As Vandeveld’s declaration was filed today, Hina Shamsi of the ACLU, which represents Jawad in his habeas review, told me, “This young man doesn’t represent a threat — even his former prosecutor says so.” She added that Vandeveld’s declaration “spells out exactly why the Military Commissions are such an affront to both the law, and to notions of decency. President-Elect Obama must follow through on his promise to close Guantánamo and scrap the Military Commissions, and he should do so quickly, with a comprehensive and transparent plan that ends this travesty.”
When I spoke to Lt. Col. Vandeveld, he told me, “I think there’s a good chance that Jawad’s case will be tossed out and that the District Court will order his release.” His sentiments echoed the closing words of his declaration:
Six years is long enough for a boy of sixteen to serve in virtual solitary confinement, in a distant land, for reasons he may never fully understand. I respectfully ask this court to find that Mr. Jawad’s continued detention is unsupported by any credible evidence … Mr. Jawad should be released to resume his life in civil society, for his sake, and for our own sense of justice and perhaps to restore a measure of our basic humanity.
Andy Worthington is the author of The Guantánamo Files: The Stories of the 774 Detainees in America’s Illegal Prison (published by Pluto Press, distributed by Macmillan in the US, and available from Amazon — click on the following for the US and the UK). To receive new articles in your inbox, please subscribe to my RSS feed.
An edited version of this article was published exclusively on The Raw Story (as “Former Gitmo prosecutor rips military trials, calling interrogators’ practices ‘despicable’”). For an update, see Torture Taints the Case of Guantánamo Prisoner Mohamed Jawad.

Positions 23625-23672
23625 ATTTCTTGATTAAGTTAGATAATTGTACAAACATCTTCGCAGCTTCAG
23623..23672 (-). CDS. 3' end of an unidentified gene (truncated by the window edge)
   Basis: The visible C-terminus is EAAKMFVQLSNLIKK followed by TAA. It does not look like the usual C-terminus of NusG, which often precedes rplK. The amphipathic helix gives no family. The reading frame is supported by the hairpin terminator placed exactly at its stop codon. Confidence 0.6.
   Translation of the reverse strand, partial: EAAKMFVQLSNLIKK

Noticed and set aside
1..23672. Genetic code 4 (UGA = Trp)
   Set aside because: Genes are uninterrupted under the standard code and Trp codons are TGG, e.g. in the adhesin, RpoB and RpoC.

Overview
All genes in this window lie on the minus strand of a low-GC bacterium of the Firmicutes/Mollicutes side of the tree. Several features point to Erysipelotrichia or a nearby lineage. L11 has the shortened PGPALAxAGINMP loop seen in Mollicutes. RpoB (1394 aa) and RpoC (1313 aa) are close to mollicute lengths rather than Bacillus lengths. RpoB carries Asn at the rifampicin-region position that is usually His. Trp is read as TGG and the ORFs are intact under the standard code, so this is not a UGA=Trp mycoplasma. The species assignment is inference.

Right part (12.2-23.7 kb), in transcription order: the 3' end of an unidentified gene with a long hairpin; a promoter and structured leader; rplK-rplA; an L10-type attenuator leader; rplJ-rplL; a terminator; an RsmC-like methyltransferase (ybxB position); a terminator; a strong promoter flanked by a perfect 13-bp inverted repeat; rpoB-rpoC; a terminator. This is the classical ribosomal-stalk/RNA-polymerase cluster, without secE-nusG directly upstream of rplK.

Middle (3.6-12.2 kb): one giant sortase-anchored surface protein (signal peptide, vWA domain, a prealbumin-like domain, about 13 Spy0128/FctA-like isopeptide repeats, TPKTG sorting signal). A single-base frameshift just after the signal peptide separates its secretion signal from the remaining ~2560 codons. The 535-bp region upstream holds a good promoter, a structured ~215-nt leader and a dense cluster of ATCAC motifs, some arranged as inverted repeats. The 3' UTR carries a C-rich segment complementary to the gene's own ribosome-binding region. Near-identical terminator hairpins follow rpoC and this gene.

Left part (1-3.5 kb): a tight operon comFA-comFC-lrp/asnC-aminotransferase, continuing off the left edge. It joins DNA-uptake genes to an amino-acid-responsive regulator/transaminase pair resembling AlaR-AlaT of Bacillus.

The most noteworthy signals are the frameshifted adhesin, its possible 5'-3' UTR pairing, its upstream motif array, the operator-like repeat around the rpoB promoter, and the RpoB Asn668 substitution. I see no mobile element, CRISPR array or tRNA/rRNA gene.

See the following for a sequence of articles dealing with the stumbling progress of the Military Commissions: The reviled Military Commissions collapse (June 2007), A bad week at Guantánamo (Commissions revived, September 2007), The curse of the Military Commissions strikes the prosecutors (September 2007), A good week at Guantánamo (chief prosecutor resigns, October 2007), The story of Mohamed Jawad (October 2007), The story of Omar Khadr (November 2007), Guantánamo trials: where are the terrorists? (February 2008), Six in Guantánamo charged with 9/11 attacks: why now, and what about the torture? (February 2008), Guantánamo’s shambolic trials (ex-prosecutor turns, February 2008), Torture allegations dog Guantánamo trials (March 2008), African embassy bombing suspect charged (March 2008), The US military’s shameless propaganda over 9/11 trials (April 2008), Betrayals, backsliding and boycotts (May 2008), Fact Sheet: The 16 prisoners charged (May 2008), Four more charged, including Binyam Mohamed (June 2008), Afghan fantasist to face trial (June 2008), 9/11 trial defendants cry torture (June 2008), USS Cole bombing suspect charged (July 2008), Folly and injustice (Salim Hamdan’s trial approved, July 2008), A critical overview of Salim Hamdan’s Guantánamo trial and the dubious verdict (August 2008), Salim Hamdan’s sentence signals the end of Guantánamo (August 2008), High Court rules against UK and US in case of Binyam Mohamed (August 2008), Controversy still plagues Guantánamo’s Military Commissions (September 2008), Another Insignificant Afghan Charged (September 2008), Seized at 15, Omar Khadr Turns 22 in Guantánamo (September 2008), Is Khalid Sheikh Mohammed Running the 9/11 Trials? (September 2008), two articles exploring the Commissions’ corrupt command structure (The Dark Heart of the Guantánamo Trials, and New Evidence of Systemic Bias in Guantánamo Trials, October 2008), Meltdown at the Guantánamo Trials (five trials dropped, October 2008), The collapse of Omar Khadr’s Guantánamo trial (October 2008), Corruption at Guantánamo (legal adviser faces military investigations, October 2008), An empty trial at Guantánamo (Ali Hamza al-Bahlul, October 2008), Life sentence for al-Qaeda propagandist fails to justify Guantánamo trials (al-Bahlul, November 2008), Guilt by Torture: Binyam Mohamed’s Transatlantic Quest for Justice (November 2008), 20 Reasons To Shut Down The Guantánamo Trials (profiles of all the prisoners charged, November 2008), How Guantánamo Can Be Closed: Advice for Barack Obama (November 2008), More Dubious Charges in the Guantánamo Trials (two Kuwaitis, November 2008), The End of Guantánamo (Salim Hamdan repatriated, November 2008), Torture, Preventive Detention and the Terror Trials at Guantánamo (December 2008), Is the 9/11 trial confession an al-Qaeda coup? (December 2008), The Dying Days of the Guantánamo Trials (January 2009), Bush Era Ends with Guantánamo Trial Chief’s Torture Confession (Susan Crawford on Mohammed al-Qahtani, January 2009), Chaos and Lies: Why Obama Was Right to Halt The Guantánamo Trials (January 2009), Binyam Mohamed’s Plea Bargain: Trading Torture For Freedom (March 2009).